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numismatics

numismatics

numismatics Sentence Examples

  • ALFRED ARNETH, Ritter voN (1819-1897), Austrian historian, born at Vienna on the 10th of July 1819, was the son of Joseph Calasanza von Arneth (1791-1863), a well-known historian and archaeologist, who wrote a history of the Austrian empire (Vienna, 18 27) and several works on numismatics.

  • For the coinage see NUMISMATICS.

  • On coins, see article NUMISMATICS, and Dieudonne, Mélanges numism.

  • 20-38; see also SICILY: History, and SYRACUSE; for his coins see NUMISMATICS: Sicily.

  • Muller, Numismatique d'Alexandre le Grand (1855); also Numismatics: § I.

  • Numismatics, section Greek, §" Arcadia."

  • He was interested too in numismatics, and his letters on Arabic coinage (in Eichhorn's Repertorium, vols.

  • Numismatics: Greek § Euboea.

  • NUMISMATICS: Greek, §" Epirus."

  • Besides a number of archaeological works, especially in the department of numismatics, he published a compilation from the Arabic, Persian and Turkish, entitled Paroles remarquables, bons mots et maximes des orientaux (1694), and a translation from an Arabic manuscript, De l'origine et du progres du café (1699).

  • (see Numismatics).

  • Generally, it is that part of archaeology which has to do with inscriptions engraved on stone, metal or other permanent material (not, however, coins, which come under the heading Numismatics) .

  • (9th ed.) on Egypt, Hieroglyphics and Numismatics, and considerable portions have been retained in the present edition, even though later research has been active in his sphere of work; he also wrote for Smith's Dictionary of the Bible, and published several volumes dealing with his special subjects.

  • (`Abd- `ashtart, 346-332) before the Persian Empire came to an end.2 Towards the close of the 5th century the Phoenician coins begin to supplement our historical sources (see Numismatics).

  • Epigraphy And Numismatics.

  • See further, Semitic Languages and Numismatics.

  • Cary of Marseilles to the study of classical antiquities, particularly in the department of numismatics.

  • One mass of Greek and Roman erudition, including history and metaphysics, law and science, civic institutions and the art of war, mythology and magistracies, metrical systems and oratory, agriculture and astronomy, domestic manners and religious rites, grammar and philology, biography and numismatics, formed the miscellaneous subject-matter of this so-styled rhetoric. Notes taken at these lectures supplied young scholars with hints for further exploration; and a certain tradition of treating antique authors for the display of general learning, as well as for the elucidation of their texts, came into vogue, which has determined the method of scholarship for the last three centuries in Europe.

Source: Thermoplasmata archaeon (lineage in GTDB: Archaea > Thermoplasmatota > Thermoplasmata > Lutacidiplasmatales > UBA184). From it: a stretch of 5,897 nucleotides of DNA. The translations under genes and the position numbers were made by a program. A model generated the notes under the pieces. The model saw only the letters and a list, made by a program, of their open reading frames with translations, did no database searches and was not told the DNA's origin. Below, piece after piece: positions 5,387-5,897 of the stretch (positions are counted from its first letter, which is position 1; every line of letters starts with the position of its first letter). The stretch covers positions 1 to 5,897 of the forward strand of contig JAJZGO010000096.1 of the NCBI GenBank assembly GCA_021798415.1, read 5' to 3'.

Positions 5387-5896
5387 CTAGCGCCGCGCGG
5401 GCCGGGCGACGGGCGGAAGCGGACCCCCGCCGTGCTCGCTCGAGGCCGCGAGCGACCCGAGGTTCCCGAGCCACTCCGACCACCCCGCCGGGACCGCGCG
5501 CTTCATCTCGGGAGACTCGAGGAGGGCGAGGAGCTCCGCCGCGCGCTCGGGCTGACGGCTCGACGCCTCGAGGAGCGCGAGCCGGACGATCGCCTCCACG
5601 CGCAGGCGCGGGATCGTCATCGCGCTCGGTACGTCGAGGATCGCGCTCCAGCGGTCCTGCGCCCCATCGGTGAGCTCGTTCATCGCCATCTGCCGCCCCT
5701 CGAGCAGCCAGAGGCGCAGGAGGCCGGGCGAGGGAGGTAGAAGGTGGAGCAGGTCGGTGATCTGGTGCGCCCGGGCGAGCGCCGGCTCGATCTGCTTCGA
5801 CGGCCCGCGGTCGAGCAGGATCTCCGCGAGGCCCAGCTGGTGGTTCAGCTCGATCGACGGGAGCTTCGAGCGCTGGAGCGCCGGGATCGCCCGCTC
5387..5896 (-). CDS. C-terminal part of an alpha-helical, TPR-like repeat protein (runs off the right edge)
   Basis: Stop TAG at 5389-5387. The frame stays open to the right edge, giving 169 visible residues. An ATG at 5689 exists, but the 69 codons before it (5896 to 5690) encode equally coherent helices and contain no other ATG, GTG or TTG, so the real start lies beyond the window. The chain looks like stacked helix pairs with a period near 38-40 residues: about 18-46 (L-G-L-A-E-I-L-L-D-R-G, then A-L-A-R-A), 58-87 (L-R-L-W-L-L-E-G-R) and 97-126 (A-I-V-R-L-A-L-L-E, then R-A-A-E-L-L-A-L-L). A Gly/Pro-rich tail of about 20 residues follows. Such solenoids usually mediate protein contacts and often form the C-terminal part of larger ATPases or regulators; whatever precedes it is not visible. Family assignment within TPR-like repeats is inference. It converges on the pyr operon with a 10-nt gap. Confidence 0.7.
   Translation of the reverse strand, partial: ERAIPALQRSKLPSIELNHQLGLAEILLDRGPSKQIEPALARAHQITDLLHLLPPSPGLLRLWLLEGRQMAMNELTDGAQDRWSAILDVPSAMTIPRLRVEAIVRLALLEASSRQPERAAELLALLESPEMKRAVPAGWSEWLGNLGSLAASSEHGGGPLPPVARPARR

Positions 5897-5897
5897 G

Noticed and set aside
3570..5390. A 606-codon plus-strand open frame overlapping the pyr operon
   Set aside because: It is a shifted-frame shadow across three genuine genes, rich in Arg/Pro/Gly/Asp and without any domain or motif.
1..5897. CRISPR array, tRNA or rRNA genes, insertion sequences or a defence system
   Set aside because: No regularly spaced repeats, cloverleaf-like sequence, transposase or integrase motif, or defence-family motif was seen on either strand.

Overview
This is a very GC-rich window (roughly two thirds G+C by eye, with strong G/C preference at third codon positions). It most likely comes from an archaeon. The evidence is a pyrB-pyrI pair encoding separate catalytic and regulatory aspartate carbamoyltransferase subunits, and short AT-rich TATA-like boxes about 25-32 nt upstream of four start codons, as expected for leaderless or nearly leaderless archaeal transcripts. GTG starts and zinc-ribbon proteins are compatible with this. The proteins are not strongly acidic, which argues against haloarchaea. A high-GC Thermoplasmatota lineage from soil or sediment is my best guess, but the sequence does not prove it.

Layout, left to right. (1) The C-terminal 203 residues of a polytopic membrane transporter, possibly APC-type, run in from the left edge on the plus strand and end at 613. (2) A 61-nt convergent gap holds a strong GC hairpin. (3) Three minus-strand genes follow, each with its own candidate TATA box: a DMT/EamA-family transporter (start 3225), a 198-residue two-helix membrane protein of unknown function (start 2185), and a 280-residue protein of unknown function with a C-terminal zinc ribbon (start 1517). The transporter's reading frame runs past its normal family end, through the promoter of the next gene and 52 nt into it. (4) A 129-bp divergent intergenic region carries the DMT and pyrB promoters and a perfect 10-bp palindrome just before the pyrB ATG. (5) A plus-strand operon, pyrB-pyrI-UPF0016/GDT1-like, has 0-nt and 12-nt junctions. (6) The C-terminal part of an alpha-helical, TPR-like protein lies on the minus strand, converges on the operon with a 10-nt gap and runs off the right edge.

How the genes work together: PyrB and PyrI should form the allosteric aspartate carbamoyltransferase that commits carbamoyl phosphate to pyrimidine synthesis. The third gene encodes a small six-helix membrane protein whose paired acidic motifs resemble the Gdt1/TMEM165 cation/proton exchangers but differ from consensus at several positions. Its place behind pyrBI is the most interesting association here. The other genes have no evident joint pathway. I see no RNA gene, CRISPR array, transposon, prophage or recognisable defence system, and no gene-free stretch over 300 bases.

• Head, Historia numorum (Oxford, 188 7), pp. 345-34 6; also NUMISMATICS, section Greek, " Patrae, Sicyon."

  • For Cypriote coins see also Numismatics.

  • Numismatics by the Due de Luynes, Numismatique et inscriptions cypriotes (Paris, 1852); R.

  • In his lectures, illustrated from his own collections of coins and vases, he dealt chiefly with Greek and Roman pottery and numismatics.

  • He was appointed permanent secretary of the Rumanian Academy, and became a recognized authority on Rumanian numismatics.

  • For the literature dealing with the Parthian Empire and numismatics, see PARTHIA, under which heading will be found a complete list of the kings, so far as we are able to reconstitute them.

  • But the real auxiliary sciences to history are those which deal with those traces of the past that still exist, the science of language (philology), of writing (palaeography), of documents (diplomatic), of seals (sphragistics), of coins (numismatics), of weights and measures, and archaeology in the widest sense of the word.

  • Head, Historia numorum (Oxford, 1887), pp. 5 1 3-5 1 5, and NUMISMATICS: Greek.

  • Numismatics >>